Four Poems

by Kim Hye-sun / translation by Don Mee Choi

Find the Exit

When I’m about to doze off, I hear footsteps coming up the stairs inside my body,   houses that get startled even before the lights are off, shoes that can seen in the dim light, doors with their eyes half closed    Pacman is coming up the stairs    he walks up, eating up the dotted lines inside a maze   he comes up the inside of a video case made of flesh   a horizon of sleep extends below   the houses of my life drown below the horizon  inside the maze of two gloomy brains, the flies that have devoured me at last and that are about to shoot up from the ground remain submerged   and even the sun that has risen up the stairs of the sky for millions of years remain submerged in water    Pacman the outlaw jumps up above the horizon of sleep   Pacman, find the exit    this game will end if you find the exit    Pacman goes back into the water   he stops and flings open a door    I, a naked child, shiver shiver   a train whistles and enters a railway station    there Pacman kicks a barricade that keeps me hidden Pacman breaks through and attacks    every time he changes his direction my body’s rooms get turned on and off like lit-up squares  a room bright with fall colors closes and a room of snowstorms opens   a tear-filled spring begins to shine   a bellybutton turns on the light   I lie down and turn, hugging my chest with my two hands maybe because Pacman’s black knife has struck my chest   a blanket falls down to my feet and the horizon of sleep shoots up above my body    time plays me like a VCR   with the Pacman locked in I open the curtain   locked inside the lit square, I look out at Seoul which is still dark    


A Room with Drawn Blinds

I am getting up……  That’s your path not mine…… I am getting up from the chair…… That’s your path not mine…… All day long a phrase floats around in between the close-up’s images  I want to rub my burning cheeks against a cool fresh window  it was a cold sea  inside the sea there was a deep well colder than the sea   shallow houses were asleep next to the well and transmitted their sleep-talk outside of the deep water to the night sky   cold trees trembled in the waves  I wanted to throw myself into the ice cold well  an empty alley, a stream of dark blood flowed in the alley…… That’s your path not mine…… I am getting up from the chair…… tall antennas are attached to the roofs of the shallow houses   do the ends of the antennas reach above the sea? From the antenna ends that cannot be seen……  That’s your path not mine…… I am getting up from the chair…… I am skin   you are heart  a pocket that doesn’t want to hold anything, the heart beats bam bam  it boils up from inside the skin as well   how do I get inside?……  That’s your path not mine…… I am getting up from the chair  the two chairs under a window in a room with drawn blinds, all day long I take turns sitting in those chairs  inside the room with drawn blinds   all my blood-paths rush into it, but the heart is filled up with knotted paths that hold nothing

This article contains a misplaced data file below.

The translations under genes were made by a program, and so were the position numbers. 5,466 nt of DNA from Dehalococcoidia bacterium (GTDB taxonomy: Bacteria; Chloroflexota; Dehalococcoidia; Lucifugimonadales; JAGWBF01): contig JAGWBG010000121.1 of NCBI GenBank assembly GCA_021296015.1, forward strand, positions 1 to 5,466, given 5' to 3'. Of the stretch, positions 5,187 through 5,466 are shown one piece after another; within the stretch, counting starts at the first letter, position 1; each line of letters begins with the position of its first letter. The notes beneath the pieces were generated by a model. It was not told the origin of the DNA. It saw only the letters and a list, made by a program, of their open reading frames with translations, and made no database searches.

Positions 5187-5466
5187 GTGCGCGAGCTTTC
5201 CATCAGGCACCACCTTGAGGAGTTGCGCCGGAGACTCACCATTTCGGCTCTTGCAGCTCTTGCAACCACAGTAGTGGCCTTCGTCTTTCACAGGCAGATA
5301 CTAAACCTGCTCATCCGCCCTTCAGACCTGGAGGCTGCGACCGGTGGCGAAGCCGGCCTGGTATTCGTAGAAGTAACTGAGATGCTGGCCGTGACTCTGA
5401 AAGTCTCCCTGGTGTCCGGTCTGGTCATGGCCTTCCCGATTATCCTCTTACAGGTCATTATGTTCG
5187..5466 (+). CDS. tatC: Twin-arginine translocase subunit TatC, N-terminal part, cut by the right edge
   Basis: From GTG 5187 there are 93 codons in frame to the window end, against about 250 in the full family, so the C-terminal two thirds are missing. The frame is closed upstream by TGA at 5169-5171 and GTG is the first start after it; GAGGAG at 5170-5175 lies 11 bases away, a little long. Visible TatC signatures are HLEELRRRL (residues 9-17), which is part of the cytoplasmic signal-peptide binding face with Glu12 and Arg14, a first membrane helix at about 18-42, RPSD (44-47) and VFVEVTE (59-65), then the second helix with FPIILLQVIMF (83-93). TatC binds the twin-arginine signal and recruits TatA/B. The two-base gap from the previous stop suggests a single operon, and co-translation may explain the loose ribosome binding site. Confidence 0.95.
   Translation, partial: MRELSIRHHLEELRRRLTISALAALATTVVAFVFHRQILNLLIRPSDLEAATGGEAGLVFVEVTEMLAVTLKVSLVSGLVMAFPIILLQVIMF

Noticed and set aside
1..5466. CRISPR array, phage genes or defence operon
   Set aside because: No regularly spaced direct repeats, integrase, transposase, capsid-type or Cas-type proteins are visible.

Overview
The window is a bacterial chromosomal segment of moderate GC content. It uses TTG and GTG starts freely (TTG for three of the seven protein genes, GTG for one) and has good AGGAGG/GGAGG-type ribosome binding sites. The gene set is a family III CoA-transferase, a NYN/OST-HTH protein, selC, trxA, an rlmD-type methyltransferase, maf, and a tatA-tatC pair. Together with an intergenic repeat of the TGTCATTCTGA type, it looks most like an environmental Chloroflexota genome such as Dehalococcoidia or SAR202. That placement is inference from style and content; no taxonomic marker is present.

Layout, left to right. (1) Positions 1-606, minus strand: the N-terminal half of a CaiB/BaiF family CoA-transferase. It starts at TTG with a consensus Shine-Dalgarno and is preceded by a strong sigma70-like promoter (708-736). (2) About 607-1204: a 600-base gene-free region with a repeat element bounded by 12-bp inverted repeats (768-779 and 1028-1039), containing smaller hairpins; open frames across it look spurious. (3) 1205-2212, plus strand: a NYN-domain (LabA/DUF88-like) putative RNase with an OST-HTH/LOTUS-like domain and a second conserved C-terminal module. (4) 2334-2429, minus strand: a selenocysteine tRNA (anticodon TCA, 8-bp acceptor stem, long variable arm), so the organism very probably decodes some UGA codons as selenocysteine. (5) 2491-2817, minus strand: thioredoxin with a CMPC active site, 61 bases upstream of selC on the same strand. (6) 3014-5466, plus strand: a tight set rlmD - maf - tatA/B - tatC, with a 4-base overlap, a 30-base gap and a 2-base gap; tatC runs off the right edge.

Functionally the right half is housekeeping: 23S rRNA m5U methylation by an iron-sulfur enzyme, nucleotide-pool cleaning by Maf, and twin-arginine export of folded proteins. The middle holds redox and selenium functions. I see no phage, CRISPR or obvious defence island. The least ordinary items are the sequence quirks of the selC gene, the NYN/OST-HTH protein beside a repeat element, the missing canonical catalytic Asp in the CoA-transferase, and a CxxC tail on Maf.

Inside My Eyes

When someone shovels sand once, twice
into the endless sea under my eyelids,
then waits for the sand to settle,
closes my eyelid and leaves

water flows from the bottom of a mountain to its peaks inside the sea.
Birds spurred with fish scales fly
deep, deep into the mountain.
A deep place becomes high,
a high place becomes low.

When night arrives in that place, my dead grandmothers
calmly walk by our feet with lamps lit. 
Cloud circles beneath a pair of feet,
and people tie windows onto the floor.

Father lays eggs in the wind, and mothers
raise the young in the crooks of the branches.
The people of that place diligently raise a mountain range
to carve out a land, to scoop up a moon.

Deep inside my endless sea there is a very strange
upside-down world, always deep.


A Riverside Food Stall

A black garbage bag is in front of a riverside food stall. A cigarette end goes into it.  A withered chrysanthemum goes in scrunched up.  A snot-filled tissue goes in.  Sour rice goes in.  Left over tripe pours in.   A dried-out strand of noodle goes in.  A train is arriving.  Passengers, please stand behind the white line.  A bobbed-head gets on the train.  Riding boots get on. Two Buddhist nuns that are like white lead get on. A drunken face gets on, burping. As the door is about to close, a woman carrying a child on her back gets on.  A wad of gum enters the garbage bag. An apple pit enters. Stars of the black sky also enter. A woman wearing a towel over her head comes out and ties up the bag and me and then goes back inside.  Between a feminine napkin and a fish head, a fluorescent bulb bursts and dies out on its own.  Smelly vapors mix and a baby’s head shoots up, a cry bursts out.  Black stars appear on the black sky and blue stars appear on the blue sky. A train for Ŭljiro, carrying new passengers, stops again exactly 88 minutes later at the Riverside Station.  A black garbage bag is left in front of a riverside food stall.  A feminine napkin goes up to the elevated station.  A fish head goes up.

about Kim Hye-sun